The config files that are importing folders will be called app_paths.cfg. Lets take a look at how these files are looking in each folder.

- _Laptop_osx > os_spec > app_paths.cfg Here you can see that all import paths are pointing to a local place on my HDD.

- User > Config > app_paths.cfg Here I'm importing the resource folder. Every import here is a relative path so it's doesn’t matter if you are on a pc or mac, modo will always find these folders.

- Resources > 501 > configs > app_paths.cfg Here I'm importing the os_spec folder, because all the user is going to need this folder. This way I don't need to add that import command to every user, I just add it once and everyone gets their os_spec folder imported. Here you can also import kits from the asset library, that every user has licenses for.


This is the final part of our custom layered config setup. How to remap modo's default paths. We have two ways to do this. The easiest way is to create some sort of shell script with startup flags, that points modo to the paths we want. The second way is to use environment variables, with this way you're not limited to start modo through a script. You can instead just double click on either the executable or a lxo file. But at the same time it's useful to have a script, if you want to launch modo on a computer with either no environment variables set or with the variables pointing to the wrong user directory. The script with startup flags are overwriting the environment variables so if you're using another computer you could still get your personalized configs.

These are the modo paths that need to be remaped:
License - This is where modo finds the license files.
Prefs - This is where modo is going to save the user config file when modo closes.
User - This is where modo will find the user Configs and Scripts folders.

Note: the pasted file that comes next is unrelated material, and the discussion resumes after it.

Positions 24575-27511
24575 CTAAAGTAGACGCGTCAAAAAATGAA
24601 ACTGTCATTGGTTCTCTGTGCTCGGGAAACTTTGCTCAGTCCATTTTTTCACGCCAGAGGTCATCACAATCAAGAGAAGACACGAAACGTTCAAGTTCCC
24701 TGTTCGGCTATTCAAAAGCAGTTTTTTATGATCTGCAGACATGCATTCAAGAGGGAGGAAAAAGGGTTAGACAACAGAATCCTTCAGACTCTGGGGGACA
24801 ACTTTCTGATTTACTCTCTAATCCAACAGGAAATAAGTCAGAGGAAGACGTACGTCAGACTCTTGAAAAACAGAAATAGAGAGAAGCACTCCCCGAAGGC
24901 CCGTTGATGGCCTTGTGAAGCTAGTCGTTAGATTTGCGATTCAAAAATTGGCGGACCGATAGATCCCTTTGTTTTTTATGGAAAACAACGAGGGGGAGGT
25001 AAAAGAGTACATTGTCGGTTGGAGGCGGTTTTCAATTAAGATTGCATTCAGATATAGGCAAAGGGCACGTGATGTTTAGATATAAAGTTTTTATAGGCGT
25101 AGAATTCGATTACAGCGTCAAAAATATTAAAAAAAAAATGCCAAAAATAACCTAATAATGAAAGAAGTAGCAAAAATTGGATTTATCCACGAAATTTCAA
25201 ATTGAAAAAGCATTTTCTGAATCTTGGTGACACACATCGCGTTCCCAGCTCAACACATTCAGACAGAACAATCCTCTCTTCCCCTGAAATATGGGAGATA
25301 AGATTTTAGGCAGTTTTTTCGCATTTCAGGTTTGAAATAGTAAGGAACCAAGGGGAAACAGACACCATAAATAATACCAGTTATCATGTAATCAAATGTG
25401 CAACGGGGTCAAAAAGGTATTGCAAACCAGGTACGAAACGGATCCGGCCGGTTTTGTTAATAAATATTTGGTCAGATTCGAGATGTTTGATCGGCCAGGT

Temp - This is where modo writes all temp files.
Asset - This path is to the modo asset folder.
Content - This path is to the modo content folder.

If you're using the hierarchy I've shown, your paths should be mapped as following:
License - server > _Library > modo > Users > fs > 501 > License
Prefs - server > _Library > modo > Users > fs > 501 > _Laptop_osx
User - server > _Library > modo > Users > fs > 501
Temp - modo > temp
Asset - server > _Library > Assets
Content - server > _Library > Assets > Content

Here you can download python scripts that will launch modo with a startup flag that will remap all of modo's search paths. You need to open it in a text editor and make sure all the paths are pointing to the the right places.

The environment variables are pretty easy to setup, the thing to know is what they're called:
NEXUS_LICENSE - This is where modo will find the license files.
NEXUS_USER - This is where modo will find the user Configs and Scripts folders.
NEXUS_PREFS - This is where modo is going to save the user config file when modo closes.
NEXUS_TEMP - This is where modo write all temp files.
NEXUS_ASSET - This path is to the modo asset folder.
NEXUS_CONTENT - This path is to the modo content folder.

The way to declare these variables on windows is by going to:
Click Start
Right-click Computer and select Properties
Select Advanced System Settings
Environment Variables button

You want to add the NEXUS variables as user variables, and it's in the value that you want to add the path to the different folders.

On osx you need to add a folder in your home directory, where you add a plist file with the NEXUS variables. So this is the path to the file:

And this is what the file should contain: I've created a python script that will automate this process, before running the python script you need to edit the environment.plist to point to the right folders, then run the script. Now the folder will be created in the home directory and the environment.plist will be copied to that pah.